Expert advice: How to invest during rising volatility

20th August 2013

Russ Koesterich, chief investment strategist at fund manager BlackRock looks at what investors need to consider in the current environment and what they should do

Stock and Bond Prices Fall Sharply

As we have been discussing in recent weeks, volatility appears to have picked up from its summer lows and investor uncertainty has been rising. While there were some positives (including confirmation that Europe’s economy is finally expanding after six quarters of contraction), investor attention last week focused on escalating violence in Egypt and concerns over the likelihood that the Federal Reserve may be getting ready to scale back on its asset-purchase program.

Geopolitical Risks are Rising

In addition to the human toll, the violence and political turmoil in Egypt is beginning to affect investor sentiment. The growing violence in that country is symptomatic of the rising geopolitical instability we’re seeing in much of the Middle East and North Africa.

While it is impossible to predict the political outcomes, one thing is clear: Over the past year, instability has led to significant disruptions in oil production and exports from Iran, Iraq, South Sudan, Libya, Nigeria and Syria. Although energy output from North America is surging, reduced supply from the Middle East and Africa helps explain why oil is one of the few commodities that has experienced price gains this year.

Fed Tapering to Start in September?

In addition to the focus on geopolitical risks, investors remain highly attuned to the timing and scope of any potential change in monetary policy. The economic data last week was mixed (and included some weak industrial production and manufacturing readings), but investors focused on one number in particular-the weekly initial jobless claims report, which was stronger than expected.

The reason this number had such an outsized influence on investor psychology is that the Federal Reserve has been vocal that it is highly focused on labour market conditions. Fed officials have been fairly consistent in saying that if the labour market continues to improve at the current pace (about 190,000 new jobs monthly), the Fed is likely to start to reduce its asset purchases (aka “taper”) this fall, probably at its next meeting in mid-September.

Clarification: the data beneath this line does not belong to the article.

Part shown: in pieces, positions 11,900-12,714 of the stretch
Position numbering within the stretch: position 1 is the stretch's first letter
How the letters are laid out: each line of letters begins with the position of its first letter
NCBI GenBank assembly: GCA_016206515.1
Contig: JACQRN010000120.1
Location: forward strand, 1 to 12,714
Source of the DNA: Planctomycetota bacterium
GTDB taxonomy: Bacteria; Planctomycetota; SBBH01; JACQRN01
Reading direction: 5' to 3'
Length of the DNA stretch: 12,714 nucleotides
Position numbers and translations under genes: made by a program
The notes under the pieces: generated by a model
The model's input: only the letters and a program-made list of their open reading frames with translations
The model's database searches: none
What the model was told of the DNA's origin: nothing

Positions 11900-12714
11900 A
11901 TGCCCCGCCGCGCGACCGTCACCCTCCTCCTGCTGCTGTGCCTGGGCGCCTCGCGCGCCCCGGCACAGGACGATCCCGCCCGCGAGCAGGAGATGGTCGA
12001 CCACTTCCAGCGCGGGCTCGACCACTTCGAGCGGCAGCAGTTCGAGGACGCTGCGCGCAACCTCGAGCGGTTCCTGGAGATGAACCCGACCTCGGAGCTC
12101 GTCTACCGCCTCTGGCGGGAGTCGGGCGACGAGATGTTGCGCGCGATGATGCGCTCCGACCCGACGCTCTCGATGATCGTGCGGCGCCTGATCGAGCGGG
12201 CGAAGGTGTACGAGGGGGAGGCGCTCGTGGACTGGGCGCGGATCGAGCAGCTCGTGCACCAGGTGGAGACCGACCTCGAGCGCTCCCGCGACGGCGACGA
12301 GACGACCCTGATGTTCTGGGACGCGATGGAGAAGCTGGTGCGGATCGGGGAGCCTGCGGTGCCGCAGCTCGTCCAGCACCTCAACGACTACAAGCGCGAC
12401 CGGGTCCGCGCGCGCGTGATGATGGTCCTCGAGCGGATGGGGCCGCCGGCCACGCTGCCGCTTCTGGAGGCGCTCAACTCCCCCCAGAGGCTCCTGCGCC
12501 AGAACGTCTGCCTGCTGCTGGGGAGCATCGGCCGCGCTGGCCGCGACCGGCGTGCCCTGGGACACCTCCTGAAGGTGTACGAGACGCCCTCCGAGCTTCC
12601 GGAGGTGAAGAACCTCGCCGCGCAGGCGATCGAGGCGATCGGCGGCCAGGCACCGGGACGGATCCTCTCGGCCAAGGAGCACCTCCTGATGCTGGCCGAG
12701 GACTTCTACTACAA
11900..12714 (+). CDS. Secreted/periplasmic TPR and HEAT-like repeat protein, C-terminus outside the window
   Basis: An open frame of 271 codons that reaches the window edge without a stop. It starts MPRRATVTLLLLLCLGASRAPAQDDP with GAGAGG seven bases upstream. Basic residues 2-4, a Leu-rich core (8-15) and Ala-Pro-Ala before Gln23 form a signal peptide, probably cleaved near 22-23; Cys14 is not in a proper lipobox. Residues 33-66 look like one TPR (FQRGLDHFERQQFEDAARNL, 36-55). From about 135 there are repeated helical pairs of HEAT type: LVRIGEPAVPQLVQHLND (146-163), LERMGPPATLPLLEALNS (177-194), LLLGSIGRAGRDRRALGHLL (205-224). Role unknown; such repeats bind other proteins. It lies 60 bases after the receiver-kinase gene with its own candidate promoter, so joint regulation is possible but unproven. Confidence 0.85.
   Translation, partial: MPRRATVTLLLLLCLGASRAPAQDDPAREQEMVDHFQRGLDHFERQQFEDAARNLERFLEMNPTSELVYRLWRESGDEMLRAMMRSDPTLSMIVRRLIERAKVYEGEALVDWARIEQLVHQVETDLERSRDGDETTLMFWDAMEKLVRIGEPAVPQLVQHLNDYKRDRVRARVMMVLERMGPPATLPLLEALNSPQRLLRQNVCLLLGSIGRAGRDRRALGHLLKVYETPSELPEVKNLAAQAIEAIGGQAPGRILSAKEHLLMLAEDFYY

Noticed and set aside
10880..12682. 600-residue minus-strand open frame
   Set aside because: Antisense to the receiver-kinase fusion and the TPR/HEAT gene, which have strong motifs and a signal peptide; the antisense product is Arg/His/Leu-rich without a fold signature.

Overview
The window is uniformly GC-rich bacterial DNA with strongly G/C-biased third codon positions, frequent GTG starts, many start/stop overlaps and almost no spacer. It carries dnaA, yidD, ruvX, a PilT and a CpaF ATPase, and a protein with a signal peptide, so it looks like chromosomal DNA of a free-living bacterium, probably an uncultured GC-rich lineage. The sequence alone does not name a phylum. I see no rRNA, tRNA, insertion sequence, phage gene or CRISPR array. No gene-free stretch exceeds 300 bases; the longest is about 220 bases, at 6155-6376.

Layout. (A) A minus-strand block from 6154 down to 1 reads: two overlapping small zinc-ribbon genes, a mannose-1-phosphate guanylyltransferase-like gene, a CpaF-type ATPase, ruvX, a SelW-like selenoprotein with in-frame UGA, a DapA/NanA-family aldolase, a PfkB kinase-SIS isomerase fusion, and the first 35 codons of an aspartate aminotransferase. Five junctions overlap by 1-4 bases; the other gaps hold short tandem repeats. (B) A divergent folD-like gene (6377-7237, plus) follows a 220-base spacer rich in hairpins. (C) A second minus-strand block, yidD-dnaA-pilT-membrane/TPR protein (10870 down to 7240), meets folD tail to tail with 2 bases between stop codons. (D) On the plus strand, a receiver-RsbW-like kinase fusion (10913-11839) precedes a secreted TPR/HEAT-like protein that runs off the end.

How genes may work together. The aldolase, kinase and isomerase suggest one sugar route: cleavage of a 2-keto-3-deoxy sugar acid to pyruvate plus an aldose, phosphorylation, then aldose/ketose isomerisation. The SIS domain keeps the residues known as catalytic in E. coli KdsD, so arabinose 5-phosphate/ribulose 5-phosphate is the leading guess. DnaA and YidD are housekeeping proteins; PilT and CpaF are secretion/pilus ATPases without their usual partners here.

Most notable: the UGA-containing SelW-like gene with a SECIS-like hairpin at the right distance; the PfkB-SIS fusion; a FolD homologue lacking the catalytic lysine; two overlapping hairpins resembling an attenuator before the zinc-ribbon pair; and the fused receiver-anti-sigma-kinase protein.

With that in mind, the key number to watch will be the August employment report due on September 6. If jobs growth in August matches the recent pace, the central bank is likely to start slowing the rate of its bond purchases next month.

Consider Trimming Exposures to Vulnerable Areas of the Market

So what does all of this mean for investors? First, we would argue that volatility is likely to continue to increase. Equity valuations are reasonable, but complacency appears high and headline risks are growing. In addition to the Fed’s tapering decision, investors will be contending with another potential budget battle in Washington in the near future.

The bottom line is that in this environment, we believe investors should consider reducing exposures to those areas of the stock market with stretched valuations and to assets that are vulnerable to rising real interest rates. The first category would include US small-cap stocks and the consumer discretionary sector. For the second category, we would list long-dated Treasuries, TI PS, and areas of the stock market that are considered bond-market proxies, such as the utilities sector.

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